Frightful Five: The Apple Update That Pays

Source: APPLE

Amazon takes another swing at Etsy, Apple catches up in the proprietary Pay game and Facebook matriculates a new generation of social media users with its new Messenger product for kids — this and more of the latest news from the Frightful Five, just in case you missed it.


In another blow to online artisan marketplace Etsy, Amazon is pushing its own artisanal wares this holiday season by offering last-minute, one- and two-hour Prime Now delivery through Christmas Eve on items from its Amazon Handmade marketplace. This is the first time that Handmade and Prime Now will join forces to extend the holiday shopping season all the way through Christmas Eve.

The eCommerce giant already seemed to have something for everybody, but now it really does — including customers’ pets. Pet Profiles now allows customers to add their pets to their shopping accounts to receive discounts on pet food orders and other purchases for their fur babies.

Finally, Amazon has announced myriad new machine learning features for its cloud computing business, Amazon Web Services (AWS). These features will enable AWS customers to develop and train their own custom artificial intelligence (AI) algorithms for tasks such as real-time translation, video analysis and transcribing audio, then scanning and analyzing text for keywords and ideas.


It’s finally here: with the iOS 11.2 update, Apple Pay Cash has arrived — though reportedly the feature has yet to go live. It seems Apple had to push out the update a little sooner than planned due to a bug that was affecting how the iPhone displayed dates.

When the feature does go live, it will enable peer-to-peer (P2P) payments between Apple device users, similar to those available through Venmo or Zelle. Discover has announced that transactions via the new Apple Pay Cash card will leverage its network. Once remitted, funds will be spendable in stores, apps and online via the Discover network for owners of the iPhone SE, iPhone 6 and later, and several version of the iPad.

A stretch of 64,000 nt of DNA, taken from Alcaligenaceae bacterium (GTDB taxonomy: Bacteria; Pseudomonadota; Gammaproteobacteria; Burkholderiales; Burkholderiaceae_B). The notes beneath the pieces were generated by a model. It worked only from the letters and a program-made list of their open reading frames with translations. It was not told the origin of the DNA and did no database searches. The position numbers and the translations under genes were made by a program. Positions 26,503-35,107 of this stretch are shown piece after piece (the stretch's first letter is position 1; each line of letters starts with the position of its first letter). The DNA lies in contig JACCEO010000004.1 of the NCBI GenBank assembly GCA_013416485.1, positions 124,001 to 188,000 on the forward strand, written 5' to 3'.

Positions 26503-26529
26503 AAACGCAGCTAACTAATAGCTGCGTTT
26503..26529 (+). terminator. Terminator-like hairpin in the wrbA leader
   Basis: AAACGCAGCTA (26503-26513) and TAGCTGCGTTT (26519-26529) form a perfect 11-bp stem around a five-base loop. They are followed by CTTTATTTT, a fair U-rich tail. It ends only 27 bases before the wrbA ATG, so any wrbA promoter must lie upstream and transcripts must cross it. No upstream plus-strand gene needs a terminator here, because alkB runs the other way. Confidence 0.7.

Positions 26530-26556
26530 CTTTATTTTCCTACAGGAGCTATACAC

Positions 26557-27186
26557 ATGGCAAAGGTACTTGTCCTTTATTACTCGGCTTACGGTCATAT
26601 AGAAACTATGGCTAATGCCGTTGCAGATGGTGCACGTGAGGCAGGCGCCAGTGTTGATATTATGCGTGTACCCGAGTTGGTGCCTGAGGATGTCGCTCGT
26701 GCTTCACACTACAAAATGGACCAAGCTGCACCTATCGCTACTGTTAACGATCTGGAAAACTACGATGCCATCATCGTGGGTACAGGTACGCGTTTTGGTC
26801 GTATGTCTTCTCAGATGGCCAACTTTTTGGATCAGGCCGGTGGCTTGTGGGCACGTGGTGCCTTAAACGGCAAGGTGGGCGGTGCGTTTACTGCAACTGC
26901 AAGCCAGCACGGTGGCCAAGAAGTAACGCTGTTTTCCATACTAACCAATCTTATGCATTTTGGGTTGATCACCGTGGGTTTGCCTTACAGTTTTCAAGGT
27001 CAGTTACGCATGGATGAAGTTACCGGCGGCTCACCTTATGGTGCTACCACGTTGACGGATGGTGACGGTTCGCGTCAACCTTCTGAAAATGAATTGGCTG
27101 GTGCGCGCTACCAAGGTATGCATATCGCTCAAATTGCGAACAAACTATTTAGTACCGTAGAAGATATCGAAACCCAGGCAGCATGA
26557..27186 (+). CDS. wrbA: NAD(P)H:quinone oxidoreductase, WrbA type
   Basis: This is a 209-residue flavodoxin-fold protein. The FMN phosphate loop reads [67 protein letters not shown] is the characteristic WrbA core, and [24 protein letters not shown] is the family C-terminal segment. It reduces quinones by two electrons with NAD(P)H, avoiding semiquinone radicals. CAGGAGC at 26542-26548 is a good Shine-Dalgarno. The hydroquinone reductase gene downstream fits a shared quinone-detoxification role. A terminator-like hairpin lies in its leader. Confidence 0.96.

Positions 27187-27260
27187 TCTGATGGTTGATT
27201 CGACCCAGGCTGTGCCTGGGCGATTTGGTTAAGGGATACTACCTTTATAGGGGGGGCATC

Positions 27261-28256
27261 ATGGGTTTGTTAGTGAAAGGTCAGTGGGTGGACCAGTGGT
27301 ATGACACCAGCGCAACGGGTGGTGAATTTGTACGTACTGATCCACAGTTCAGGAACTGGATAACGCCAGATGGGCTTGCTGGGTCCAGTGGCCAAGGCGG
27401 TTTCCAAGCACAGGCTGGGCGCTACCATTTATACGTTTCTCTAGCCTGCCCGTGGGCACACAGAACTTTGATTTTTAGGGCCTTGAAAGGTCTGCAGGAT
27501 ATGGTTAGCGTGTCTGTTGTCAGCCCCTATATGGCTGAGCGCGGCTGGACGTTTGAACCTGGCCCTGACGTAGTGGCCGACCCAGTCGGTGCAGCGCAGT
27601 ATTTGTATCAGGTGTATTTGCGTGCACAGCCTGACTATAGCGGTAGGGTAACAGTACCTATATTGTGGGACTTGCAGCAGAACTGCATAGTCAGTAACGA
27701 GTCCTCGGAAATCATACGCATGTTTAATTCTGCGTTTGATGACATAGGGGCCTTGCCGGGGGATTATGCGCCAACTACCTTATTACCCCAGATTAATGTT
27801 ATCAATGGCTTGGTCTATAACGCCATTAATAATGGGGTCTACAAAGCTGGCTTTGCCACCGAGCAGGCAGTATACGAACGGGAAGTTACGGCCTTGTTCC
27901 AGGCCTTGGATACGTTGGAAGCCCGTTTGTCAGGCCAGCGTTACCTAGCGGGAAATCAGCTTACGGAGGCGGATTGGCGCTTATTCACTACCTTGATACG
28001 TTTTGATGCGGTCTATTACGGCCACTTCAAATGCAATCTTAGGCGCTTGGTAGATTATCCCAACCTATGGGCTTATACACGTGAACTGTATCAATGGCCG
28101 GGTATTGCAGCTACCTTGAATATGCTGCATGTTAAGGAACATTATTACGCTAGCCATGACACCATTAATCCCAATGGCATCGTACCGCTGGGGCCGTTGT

Vietnamese hackers have tricked the iPhone X’s Face ID user authentication technology — again. They created another mask using just 2-D and 3-D printers, at a cost of around $150, which tricked the technology easily. Luckily, these hackers worked for a cybersecurity firm and don’t plan to use their discovery for evil, but that doesn’t mean someone else won’t.


Even millennials are too old for Facebook’s latest release, a just-for-kids messaging app called Messenger Kids. The platform is designed for children between the ages of six and 12, just in case kids weren’t getting into social media early enough. To be fair, however, the social media they’re getting into so young isn’t Facebook — it’s Snapchat and other, “cooler” platforms. If they’re going to be using the technology anyway, might as well tailor a platform especially for them, right?

This way, Mom and Dad can approve contacts and keep an eye on the texts, images and videos their kids are sending and receiving. Meanwhile, kids can enjoy masks and other fun, Snapchat-style features they want to use in a safer environment that some parents see as a “responsible on-ramp to the internet.”


Google has revealed plans to bring another 1 billion users into the connected world in India, and the tech giant just made several new services available in the country. “Light” versions of apps will target entry-level smartphone users who are coming online for the first time. One of these will be the mobile payments app Tez, which supports the cashless India initiative.

A Google executive made waves with his prediction that AI and Big Data are going to become a “big issue” as governments regulate the industries that are using this new technology. Google vice president Geoffrey Hinton, helped develop some of the key algorithms that enable AIs to crunch huge amounts of data and search for patterns, so he kind of knows what he speaks.

Since these neural networks are self-learning — that is, they teach themselves to perform complex operations — Hinton said their developers cannot tell government regulators exactly how the systems work or what they do, making them extremely difficult to regulate.


A police operation involving help from Microsoft and Slovakian cybersecurity firm ESET arrested a cybercriminal believed to be the administrator of the Andromeda network, a collection of botnets, or groups of computers, that have been infected with viruses so that hackers can control them remotely.

Andromeda was one of the oldest malwares on the market. The arrest was significant due to the number of computers infected worldwide and because of the duration of Andromeda’s use to distribute new viruses.